Gradually the Old Colony man shifted his major activities from the land to the sea, developed fishing and whaling on a large scale and built up, especially on the Cape, many centers of the marine industry, inaugurating a carrying trade that coasted the shores of the Americas, reached across the Atlantic Ocean to the ports of Europe and Africa, and found its remote goals in every great harbor of the antipodes. Truly did a venerable man of Sandwich in the summer that goes before this chronicle tell the writer, that in Singapore, Batavia, Melbourne, and Sidney he found men living that had been bred on Cape Cod.
These sailors and ship's captains that put forth from Barnstable, Yarmouth, Brewster, Dennis, Falmouth, Chatham, Wellfleet, Truro, and Provincetown, learned the wide world, inured themselves to hardship, met the perils of shipwreck and filled the annals of the Cape with a glory all their own. Those who remained at home tilled the small fields, brought in their cargoes of fish from the Bay, watched for the return of whalers and merchantmen, and went down to the shore to harvest the wealth that was thrown on the strand when unhappy mariners lost their ships in the rough waters of the outer sea.
The sand drifted over their fields, they saw the cliffs melt into the hungry waters, they put their gardens in the valleys and kettle-hole basins to fend off the destroying force of Atlantic gales. They saw the sails on the horizon, they read the signs of the sky. When they had finished looking for their brethren who never came back they set up slabs of slate in their burial yards, recording the names of older and younger men whose bodies were swept on alien shores or resting on the bottom of the sea. Their sun rose in the sea and out on the Cape it set in the sea as well. They were on the land but scarcely of it.
The streams of the Old Colony were few and short and the supply of fuel was precarious as the population grew and the scanty forests went down. There was no fuel in the ground save the peat which could be had only with excessive toil, so they set up windmills and ground their grist by the winds that drove their sails on the waters. And when they must salt their fish, they erected vats under the sun and drew these supplies also from the sea.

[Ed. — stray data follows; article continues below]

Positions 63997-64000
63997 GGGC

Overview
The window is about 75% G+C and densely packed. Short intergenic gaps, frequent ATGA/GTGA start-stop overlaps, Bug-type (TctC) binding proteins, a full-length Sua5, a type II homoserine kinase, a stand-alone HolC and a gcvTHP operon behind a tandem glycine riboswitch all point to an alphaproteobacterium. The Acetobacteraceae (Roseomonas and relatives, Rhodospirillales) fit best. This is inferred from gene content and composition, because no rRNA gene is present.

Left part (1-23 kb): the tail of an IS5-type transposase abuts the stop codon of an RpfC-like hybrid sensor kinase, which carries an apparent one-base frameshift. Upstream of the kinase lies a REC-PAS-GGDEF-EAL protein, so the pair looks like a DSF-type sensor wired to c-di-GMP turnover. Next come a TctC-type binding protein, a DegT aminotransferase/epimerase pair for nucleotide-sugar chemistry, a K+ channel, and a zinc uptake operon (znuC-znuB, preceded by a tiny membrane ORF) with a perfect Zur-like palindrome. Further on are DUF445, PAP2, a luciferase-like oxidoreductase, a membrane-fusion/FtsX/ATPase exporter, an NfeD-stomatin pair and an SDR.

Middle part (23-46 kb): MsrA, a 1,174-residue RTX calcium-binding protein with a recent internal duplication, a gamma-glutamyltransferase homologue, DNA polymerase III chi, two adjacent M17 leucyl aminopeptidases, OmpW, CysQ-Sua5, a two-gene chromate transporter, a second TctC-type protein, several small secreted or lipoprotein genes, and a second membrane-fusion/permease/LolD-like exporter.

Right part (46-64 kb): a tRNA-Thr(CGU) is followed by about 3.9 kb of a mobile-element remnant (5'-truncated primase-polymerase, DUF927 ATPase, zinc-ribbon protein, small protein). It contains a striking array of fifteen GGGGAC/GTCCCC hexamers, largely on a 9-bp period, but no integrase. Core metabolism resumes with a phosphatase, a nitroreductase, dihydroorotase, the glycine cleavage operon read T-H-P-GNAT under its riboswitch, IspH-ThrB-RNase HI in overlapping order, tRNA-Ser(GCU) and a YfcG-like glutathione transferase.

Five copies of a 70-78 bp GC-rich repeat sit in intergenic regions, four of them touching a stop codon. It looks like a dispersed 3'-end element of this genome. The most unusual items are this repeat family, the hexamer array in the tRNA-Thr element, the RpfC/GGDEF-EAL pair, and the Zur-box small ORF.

Thus they breathed the breath of the ocean, found their highway on its surface and their living in its waters or beyond them, pa-id their good ministers with quintals of fish and with stranded whales, filled their corner shelves with shells and corals and sent the men that the sea did not claim to Lexington and Bunker Hill.
The Cape is not like this today. That was the old Cape that Timothy Dwight described more than a hundred years ago, the Cape that Thoreau saw in his fugitive visits of sixty-five and seventy years ago. There was no railway, no wire, no steam service across the Bay—only sand roads and isolation.
Today, the man of the Cape goes by the Old Colony railroad, though he no longer so names it, and its trains are slow enough not wholly to destroy the repose of old time. There are roads of macadam and tar and thousands of motor cars, summer hotels, shore cottages, refrigerating plants, silted harbors, fishing specialized and localized, overseas trade long dead, wheat and flour and steaks and fuel from the continent lying behind, restricted and specialized agriculture, the artist colony and the Portugee—such the Cape. But the sea is there, the surf, the dunes of the shore, the winter gales, the kaleidoscope colors, the sun-rise from Spain, and in no small measure, left over for the fourth Pilgrim century, the simple life, the frugality, kindness and honor of the first generation, whose descendants in the eighth, ninth and tenth removes, have passed on and paused in New York, the Mississippi Valley and the Pacific West.